She was in a plaster cast for 12 months. The plaster went all the way to the hip and she could hardly move.
For the next three years I tried to keep her spirits up, but it was a grim time, seeing doctors, having operations, moving in and out of hospitals.
When she was 16 she decided to go to London — not to seek a fortune but to get more help for her leg.
Recently she did a show for some crippled children at hospital. Halfway through she broke down. "Mum," she said, "I just can't look at those poor children."
She has been pursued by some very famous men — Prince Christian of Hanover, Steve Cochran, Hugh O'Brian (TV's Wyatt Earp). But the romances have always been one-sided.
Just before she left she talked me into making her 12 pairs of skin-tight slacks in different colours.
It cost her nearly £3000 to fix up. I helped her to decorate it.
The bedroom has a wall completely covered in mirrors. All the bedroom furniture is silver antique. I made the silvery drapes and the quilted lilac satin bedspread myself for her.
The bathroom has two walls of mirrors, a black-panelled floor, and red towelling drapes. There is a cute dressing-table trimmed with white bobble fringe.
All the dining-room furniture is white wrought-iron. Another fascinating feature of the flat is the lift, which goes right into one of the rooms.
You have to have a special key to get in, and if you don't like someone you just push a button and — whoosh! They're back on the ground floor again!
I stay in the flat quite a bit. Most of my time there is spent answering the phone. Sabby hates phones, and won't speak on them.
"I expected a showgirl, and I found a typical English girl you'd be proud to take home to Mother," he told the papers.
I suppose you wonder why you don't hear me mention Sabrina's father. He is a very quiet, reserved man who prefers to stay at home.
She is very good to us both, and would do anything for us. Whenever she has a party she asks me along. Often she takes me with her when she is asked out.
I was present at the wonderful party Winnie Atwell gave the night the Royal Command Performance was cancelled.
Another time when Sabrina was due to meet the Queen, the Queen got the. flu. These have been the two biggest disappointments in her life.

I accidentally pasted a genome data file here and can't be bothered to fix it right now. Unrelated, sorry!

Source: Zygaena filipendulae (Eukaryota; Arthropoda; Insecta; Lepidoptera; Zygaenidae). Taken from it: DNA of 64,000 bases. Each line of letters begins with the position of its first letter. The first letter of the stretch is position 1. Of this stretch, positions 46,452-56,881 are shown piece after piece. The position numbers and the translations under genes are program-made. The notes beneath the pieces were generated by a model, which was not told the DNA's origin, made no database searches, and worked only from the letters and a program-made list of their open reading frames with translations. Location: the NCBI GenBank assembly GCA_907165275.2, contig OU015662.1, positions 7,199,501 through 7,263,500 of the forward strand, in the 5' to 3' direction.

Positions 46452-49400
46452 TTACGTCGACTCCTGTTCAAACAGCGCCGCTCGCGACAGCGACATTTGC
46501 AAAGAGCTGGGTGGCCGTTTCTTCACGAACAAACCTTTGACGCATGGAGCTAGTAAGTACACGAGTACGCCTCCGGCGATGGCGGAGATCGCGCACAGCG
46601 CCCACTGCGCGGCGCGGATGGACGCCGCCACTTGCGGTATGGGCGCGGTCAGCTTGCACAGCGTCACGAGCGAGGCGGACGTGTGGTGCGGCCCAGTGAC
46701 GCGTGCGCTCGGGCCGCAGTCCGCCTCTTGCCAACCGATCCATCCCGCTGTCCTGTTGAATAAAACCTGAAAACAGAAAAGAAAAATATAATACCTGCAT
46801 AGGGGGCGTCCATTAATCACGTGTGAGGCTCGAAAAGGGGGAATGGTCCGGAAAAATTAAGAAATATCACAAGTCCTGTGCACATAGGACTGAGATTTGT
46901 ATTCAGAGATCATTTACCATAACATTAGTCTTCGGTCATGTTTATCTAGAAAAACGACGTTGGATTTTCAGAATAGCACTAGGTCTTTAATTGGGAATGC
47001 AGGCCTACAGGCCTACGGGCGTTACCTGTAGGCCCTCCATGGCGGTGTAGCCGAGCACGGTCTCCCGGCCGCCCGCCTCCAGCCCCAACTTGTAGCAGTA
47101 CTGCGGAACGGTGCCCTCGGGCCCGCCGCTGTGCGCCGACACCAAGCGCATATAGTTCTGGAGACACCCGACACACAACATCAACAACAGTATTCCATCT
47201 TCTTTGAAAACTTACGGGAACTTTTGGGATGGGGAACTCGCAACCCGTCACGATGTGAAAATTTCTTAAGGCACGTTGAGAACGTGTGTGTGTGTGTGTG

Winnie's party helped to cheer us up.
It went till 6 a.m. Liberace didn't just kiss. Sabrina. He kissed me, too, and I have a picture at home to prove it. He is a very nice person.
So was Winnie's late father, who was there, too. When he died, Sabby was very upset, and sent Winnie red roses with the message: "Our thoughts are with you today."
We have had our proud moments — like The time when every switchboard at the studio was jammed with calls after her TV appearance. And she had not said one word.
And there was the time the duck was named "Sabrina" after her.
And the time she starred at the Prince of Wales Theatre in London's West End. The show ran 20 months. I sat out front in a lovely emerald-green lace dress with one of her famous minks thrown over my shoulders.
I clapped and clapped. She still asks me to go out front and watch occasionally.
I listen to people's comments, and sometimes I start chatting to them.
"I'm her mother, you know," I'll tell them, and watch the look on their faces. You'd be surprised how many fans she has.
Every night fans wait outside the stage door. Sabrina always has a smile, and a wave for them, but she just won't go out with strangers, as you can understand.
The same man bought her a huge koala with a musical box in it. He told me he'd got it on time payment.
All our friends are either people we meet in the theatre (and very nice they are, too) or people that these theatre people introduce us to.
We're kept busy with photographers and reporters from morning to night. But on Sundays we relax and stop being Sabrina and her mother.
Page Created: 14 May 2018
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This page was last modified: Monday 2023-07-10 13:57